Central Asia / KHORASAN
CKM 2018-19 / Aziz Yardımlı

 
 

Central Asia / KHORASAN







  Central Asia / KHORASAN

Khorasan

Khorasan (W)


Map of Greater Khorasan


Khorasan
(sometimes called Greater Khorasan) is a historical region lying in northeast of Greater Persia, including part of Central Asia and Afghanistan. The name simply means “East, Orient” (literally “sunrise”) and loosely includes the territory of the Sasanian Empire north-east of Persia proper.

During the Islamic period, Khorasan along with Persian Iraq were two important territories. The boundary between these two was the region surrounding the cities of Gurgan and Qumis (modern Damghan). In particular, the Ghaznavids, Seljuqs and Timurids divided their empires into Iraqi and Khorasani regions.

The main cities of Khorasan in the Islamic period were Mashhad and Nishapur (now in northeastern Iran), Merv and Nisa (now in southern Turkmenistan), Balkh and Herat (now in Afghanistan) and Bukhara and Samarkand (now in Uzbekistan). The term Khorasan tended to further extend from these urban centers into the rural regions of their respective west, east, north and south. Sources from the 10th-century onwards refer to areas in the south of the Hindu Kush as the Khorasan Marches, forming a frontier region between Khorasan and Hindustan.

 





History

History (W)

Central and North Asia, 250 BC-1 AD
(LINK: 1000 BC-1 AD)


Before the region fell to Alexander the Great in 330 BC, it was part of the Persian Achaemenid Empire and prior to that it was occupied by the Medes. The land that became known as Khorasan in geography of Eratosthenes was recognized as Ariana by Greeks at that time, which made up Greater Iran or the land where Zoroastrianism was the dominant religion. The southeastern region of Khorasan fell to the Kushan Empire in the 1st century AD. The Kushan rulers built a capital in modern-day Afghanistan at Bagram and are believed to have built the famous Buddhas of Bamiyan. Numerous Buddhist temples and buried cities have been found in Afghanistan. However, the region of Khorasan remained predominantly Zoroastrian but there were also Manichaeists, sun worshippers, Christians, Pagans, Shamanists, Buddhists, Jews, Hindus and others. One of the three great fire-temples of the Sassanids "Azar-burzin Mehr" is situated near Sabzevar in Iran. The boundary of the region began changing until the Kushans and Sassanids merged to form the Kushano-Sassanian civilization.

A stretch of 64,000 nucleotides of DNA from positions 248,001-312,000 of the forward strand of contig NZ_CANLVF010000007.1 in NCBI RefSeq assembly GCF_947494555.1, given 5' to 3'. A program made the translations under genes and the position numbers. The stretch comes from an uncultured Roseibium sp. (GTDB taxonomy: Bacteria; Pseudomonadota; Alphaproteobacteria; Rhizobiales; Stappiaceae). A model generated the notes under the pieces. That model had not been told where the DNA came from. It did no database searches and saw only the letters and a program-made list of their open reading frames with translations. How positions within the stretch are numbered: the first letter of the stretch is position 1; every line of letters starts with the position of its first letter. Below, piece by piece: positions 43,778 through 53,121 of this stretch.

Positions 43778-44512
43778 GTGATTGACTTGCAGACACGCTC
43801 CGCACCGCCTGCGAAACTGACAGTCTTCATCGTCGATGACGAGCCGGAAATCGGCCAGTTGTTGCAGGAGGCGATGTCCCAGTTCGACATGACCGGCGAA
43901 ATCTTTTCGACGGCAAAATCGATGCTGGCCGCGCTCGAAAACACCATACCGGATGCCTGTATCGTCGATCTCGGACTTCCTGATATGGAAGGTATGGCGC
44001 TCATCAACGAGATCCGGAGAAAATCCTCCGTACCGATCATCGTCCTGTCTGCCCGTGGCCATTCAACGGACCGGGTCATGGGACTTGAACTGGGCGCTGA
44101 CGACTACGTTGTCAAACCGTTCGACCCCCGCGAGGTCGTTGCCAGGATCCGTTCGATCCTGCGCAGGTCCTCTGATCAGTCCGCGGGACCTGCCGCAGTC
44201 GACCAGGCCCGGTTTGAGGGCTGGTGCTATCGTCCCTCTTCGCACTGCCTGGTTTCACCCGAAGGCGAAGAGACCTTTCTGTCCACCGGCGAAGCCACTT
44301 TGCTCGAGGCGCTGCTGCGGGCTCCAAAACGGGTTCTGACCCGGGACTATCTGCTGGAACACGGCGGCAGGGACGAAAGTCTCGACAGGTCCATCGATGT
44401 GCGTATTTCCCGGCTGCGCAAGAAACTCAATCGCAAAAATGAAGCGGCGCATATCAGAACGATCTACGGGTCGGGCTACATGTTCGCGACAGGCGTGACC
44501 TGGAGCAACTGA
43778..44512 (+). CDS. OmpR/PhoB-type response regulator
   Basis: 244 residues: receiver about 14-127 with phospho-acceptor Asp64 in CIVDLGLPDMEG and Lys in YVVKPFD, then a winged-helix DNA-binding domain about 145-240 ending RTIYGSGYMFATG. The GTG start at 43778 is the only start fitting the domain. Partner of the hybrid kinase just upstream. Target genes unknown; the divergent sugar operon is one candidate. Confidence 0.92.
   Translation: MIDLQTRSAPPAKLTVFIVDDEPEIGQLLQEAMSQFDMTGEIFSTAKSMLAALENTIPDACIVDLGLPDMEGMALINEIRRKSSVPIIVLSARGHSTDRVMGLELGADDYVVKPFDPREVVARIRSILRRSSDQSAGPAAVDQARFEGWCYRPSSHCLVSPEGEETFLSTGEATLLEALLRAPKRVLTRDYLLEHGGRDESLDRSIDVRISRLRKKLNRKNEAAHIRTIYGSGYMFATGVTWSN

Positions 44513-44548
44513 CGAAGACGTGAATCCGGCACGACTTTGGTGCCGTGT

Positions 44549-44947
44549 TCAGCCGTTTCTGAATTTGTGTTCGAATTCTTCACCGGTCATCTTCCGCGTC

Sasanian era

During the Sasanian era, likely in the reign of Khusrow I, Persia was divided into four regions (known as kust Middle Persian), Khwārvarān in the west, apāxtar in the north, nīmrūz in the south and Khurasan in the east. Since the Sasanian territories were more or less remained stable up to Islamic conquests, it can be concluded that Sasanian Khorasan was bordered to the south by Sistan and Kerman, to the west by the central deserts of modern Iran, and to the east by China and India.

Arab conquest

The first movement against the Arab conquest was led by Abu Muslim Khorasani between 747 and 750. He helped the Abbasids come to power but was later killed by Al-Mansur, an Abbasid Caliph. The first independent kingdom from Arab rule was established in Khorasan by Tahir Phoshanji in 821, but it seems that it was more a matter of political and territorial gain. Tahir had helped the Caliph subdue other nationalistic movements in other parts of Persia such as Maziar's movement in Tabaristan.

Other major independent dynasties who ruled over Khorasan were the Saffarids from Zaranj (861-1003), Samanids from Bukhara (875-999), Ghaznavids from Ghazni (963-1167), Seljuqs (1037-1194), Khwarezmids (1077-1231), Ghurids (1149-1212), and Timurids (1370-1506).